Online Gambling Ban Won'’t Help U.S. Economy, Experts Claim

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With the recent elections in Israel, Sheldon Adelson is a name that has been cropping up more and more often in the last few weeks.

The U.S. casino magnate was the main financial backer behind election-winner Benjamin Netanyahu’'s campaign, largely thanks to his funding of the Israeli daily newspaper Israel Ya Hom. But while Adelson may have his hand in publishing, it is his views on online gambling in North America that are attracting the most attention.

Online gambling is currently legal in just three North American states – Delaware, Nevada and New Jersey. If it were up to Adelson however, who owns the Las Vegas Sands Corporation, this number would be zero.

The practice, which gives players far more choice in terms of when and where they can gamble, as well as a far more exciting choice of games than those currently available in most land-based casinos, has already proven popular worldwide in continents such as Europe and Africa. In South Africa, Uptown Aces is a hit, thanks to its plethora of slots, table games and online offers. Meanwhile, over in Europe, legislation is changing all the time towards regulating gambling throughout the continent.

Why would Adelson want to change this, then, particularly given the empirical economic benefits? With reports of casino havens such at Atlantic City suffering from competition, analyses have shown that online gambling is actually benefiting the region.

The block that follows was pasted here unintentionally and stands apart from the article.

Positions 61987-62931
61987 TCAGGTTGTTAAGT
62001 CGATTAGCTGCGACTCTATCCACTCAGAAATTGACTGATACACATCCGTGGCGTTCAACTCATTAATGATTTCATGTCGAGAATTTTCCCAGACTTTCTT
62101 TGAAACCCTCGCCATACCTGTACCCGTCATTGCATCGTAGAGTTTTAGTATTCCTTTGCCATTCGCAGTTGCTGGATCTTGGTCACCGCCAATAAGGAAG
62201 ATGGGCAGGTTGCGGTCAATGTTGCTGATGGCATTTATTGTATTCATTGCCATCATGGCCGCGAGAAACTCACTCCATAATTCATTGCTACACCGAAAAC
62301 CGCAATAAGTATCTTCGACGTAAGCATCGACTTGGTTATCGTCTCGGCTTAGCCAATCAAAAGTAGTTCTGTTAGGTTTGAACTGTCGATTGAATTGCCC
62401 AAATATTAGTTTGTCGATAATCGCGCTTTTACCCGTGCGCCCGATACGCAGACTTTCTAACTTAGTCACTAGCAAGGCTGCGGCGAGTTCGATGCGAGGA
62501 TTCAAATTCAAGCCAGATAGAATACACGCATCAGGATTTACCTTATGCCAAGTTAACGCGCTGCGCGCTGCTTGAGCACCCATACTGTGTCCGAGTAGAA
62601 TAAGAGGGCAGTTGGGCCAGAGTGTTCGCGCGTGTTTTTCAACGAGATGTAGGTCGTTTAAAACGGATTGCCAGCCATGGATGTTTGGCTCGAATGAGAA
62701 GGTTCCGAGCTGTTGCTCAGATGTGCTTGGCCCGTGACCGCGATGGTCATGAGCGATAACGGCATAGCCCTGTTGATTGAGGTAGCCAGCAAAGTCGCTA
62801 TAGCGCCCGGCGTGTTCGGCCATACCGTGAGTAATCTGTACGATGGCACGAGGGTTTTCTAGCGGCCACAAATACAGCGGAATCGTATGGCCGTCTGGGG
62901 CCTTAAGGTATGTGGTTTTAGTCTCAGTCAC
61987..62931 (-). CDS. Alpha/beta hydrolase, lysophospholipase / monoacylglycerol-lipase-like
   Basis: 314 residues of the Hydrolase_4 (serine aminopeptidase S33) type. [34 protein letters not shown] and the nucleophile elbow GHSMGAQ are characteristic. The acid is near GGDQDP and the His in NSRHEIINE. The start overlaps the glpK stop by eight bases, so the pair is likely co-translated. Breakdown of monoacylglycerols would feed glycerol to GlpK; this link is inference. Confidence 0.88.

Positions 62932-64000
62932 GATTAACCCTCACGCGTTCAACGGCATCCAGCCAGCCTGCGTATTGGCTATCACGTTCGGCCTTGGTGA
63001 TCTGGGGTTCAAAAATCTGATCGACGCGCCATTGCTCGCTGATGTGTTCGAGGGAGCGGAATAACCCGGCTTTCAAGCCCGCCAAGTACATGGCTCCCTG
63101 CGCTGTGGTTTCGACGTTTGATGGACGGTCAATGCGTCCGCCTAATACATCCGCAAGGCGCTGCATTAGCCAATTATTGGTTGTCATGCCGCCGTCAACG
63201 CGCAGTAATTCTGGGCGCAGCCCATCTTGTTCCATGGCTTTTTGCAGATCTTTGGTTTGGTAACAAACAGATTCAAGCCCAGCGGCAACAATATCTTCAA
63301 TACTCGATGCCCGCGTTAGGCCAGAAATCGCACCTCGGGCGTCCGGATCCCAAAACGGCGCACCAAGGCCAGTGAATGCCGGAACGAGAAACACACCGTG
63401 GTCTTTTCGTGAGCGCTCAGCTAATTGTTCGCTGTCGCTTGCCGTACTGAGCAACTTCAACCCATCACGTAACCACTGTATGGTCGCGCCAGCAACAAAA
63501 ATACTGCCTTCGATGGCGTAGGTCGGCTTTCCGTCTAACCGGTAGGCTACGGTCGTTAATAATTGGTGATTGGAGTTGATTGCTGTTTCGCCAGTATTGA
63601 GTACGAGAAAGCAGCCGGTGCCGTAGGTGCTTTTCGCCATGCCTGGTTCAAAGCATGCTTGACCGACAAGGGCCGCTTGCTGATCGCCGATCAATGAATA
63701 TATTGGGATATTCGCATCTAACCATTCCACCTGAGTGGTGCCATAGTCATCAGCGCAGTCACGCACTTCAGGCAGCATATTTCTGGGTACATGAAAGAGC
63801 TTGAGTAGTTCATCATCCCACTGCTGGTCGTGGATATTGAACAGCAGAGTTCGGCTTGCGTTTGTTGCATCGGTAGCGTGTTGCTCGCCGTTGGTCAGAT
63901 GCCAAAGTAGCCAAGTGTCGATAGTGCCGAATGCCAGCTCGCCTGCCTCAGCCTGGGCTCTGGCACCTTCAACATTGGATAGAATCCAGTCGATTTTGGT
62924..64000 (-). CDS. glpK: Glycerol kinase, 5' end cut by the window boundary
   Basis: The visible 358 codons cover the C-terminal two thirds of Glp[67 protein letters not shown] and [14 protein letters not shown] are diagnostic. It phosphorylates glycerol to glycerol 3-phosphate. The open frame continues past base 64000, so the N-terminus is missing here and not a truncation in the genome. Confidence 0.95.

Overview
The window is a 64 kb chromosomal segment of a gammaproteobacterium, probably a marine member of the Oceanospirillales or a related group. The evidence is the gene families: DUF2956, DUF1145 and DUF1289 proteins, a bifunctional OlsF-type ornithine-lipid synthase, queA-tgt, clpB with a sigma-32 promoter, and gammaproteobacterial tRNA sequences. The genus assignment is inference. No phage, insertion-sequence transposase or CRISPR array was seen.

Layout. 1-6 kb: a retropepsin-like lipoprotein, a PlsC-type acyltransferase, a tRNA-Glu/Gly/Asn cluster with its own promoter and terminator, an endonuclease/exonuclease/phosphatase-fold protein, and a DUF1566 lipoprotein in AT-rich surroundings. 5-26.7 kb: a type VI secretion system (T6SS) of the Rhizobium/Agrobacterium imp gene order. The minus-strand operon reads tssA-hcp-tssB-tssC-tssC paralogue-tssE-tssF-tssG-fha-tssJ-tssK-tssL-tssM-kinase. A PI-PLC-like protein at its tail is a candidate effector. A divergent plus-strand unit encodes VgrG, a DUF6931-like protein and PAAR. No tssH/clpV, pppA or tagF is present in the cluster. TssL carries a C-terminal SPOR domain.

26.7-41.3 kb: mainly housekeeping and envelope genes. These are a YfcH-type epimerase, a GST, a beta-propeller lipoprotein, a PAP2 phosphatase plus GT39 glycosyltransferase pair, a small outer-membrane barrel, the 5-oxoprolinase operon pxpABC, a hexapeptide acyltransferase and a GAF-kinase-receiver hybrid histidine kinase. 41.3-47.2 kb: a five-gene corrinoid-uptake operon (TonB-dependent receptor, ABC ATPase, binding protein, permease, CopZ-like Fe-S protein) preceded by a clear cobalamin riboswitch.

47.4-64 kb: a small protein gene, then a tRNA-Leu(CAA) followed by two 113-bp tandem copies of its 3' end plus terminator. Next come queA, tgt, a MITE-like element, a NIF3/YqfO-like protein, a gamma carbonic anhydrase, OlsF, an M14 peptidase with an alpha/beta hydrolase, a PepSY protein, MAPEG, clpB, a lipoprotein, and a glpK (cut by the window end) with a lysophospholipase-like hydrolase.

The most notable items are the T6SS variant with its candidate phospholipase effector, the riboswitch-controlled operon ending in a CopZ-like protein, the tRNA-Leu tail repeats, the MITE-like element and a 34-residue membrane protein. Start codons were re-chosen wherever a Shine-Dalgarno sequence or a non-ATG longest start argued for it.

New Jersey became the most recent state to legalize online gambling, back in November 2013, and contrary to what Adelson may believe, the online offering has actually boosted the economy thanks to the monopoly that land-based casinos in this area have over their web-based counterparts. For example, an online host cannot function in New Jersey without partnering with one of the legacy land-based casino companies. It’s a monopoly which works for both industries, and still maintains New Jersey'’s reputation as a gambling haven.

Of course, the threat to Adelson is that his businesses will fail. As the 8th richest man in the world, he owns Las Vegas Sands, which operates the Marina Bay Sands in Singapore, as well as The Venetian Resort Hotel Casino and the Sands Expo and Convention Centre. Adelson has been vocal about his opposition to online gambling in the past, comparing it to the “Wild West” and citing an improper ability to regulate the practice.

The New Jersey example does little to support Adelson’s argument however. With lower running costs, many land-based casinos are using these online alternatives as a chance to extend their remit, rather than seeing it as competition. Adelson may have been successful in helping in Israel’s elections campaigns, but perhaps he should re-think his position on online gambling if he is to be successful with this issue too. 

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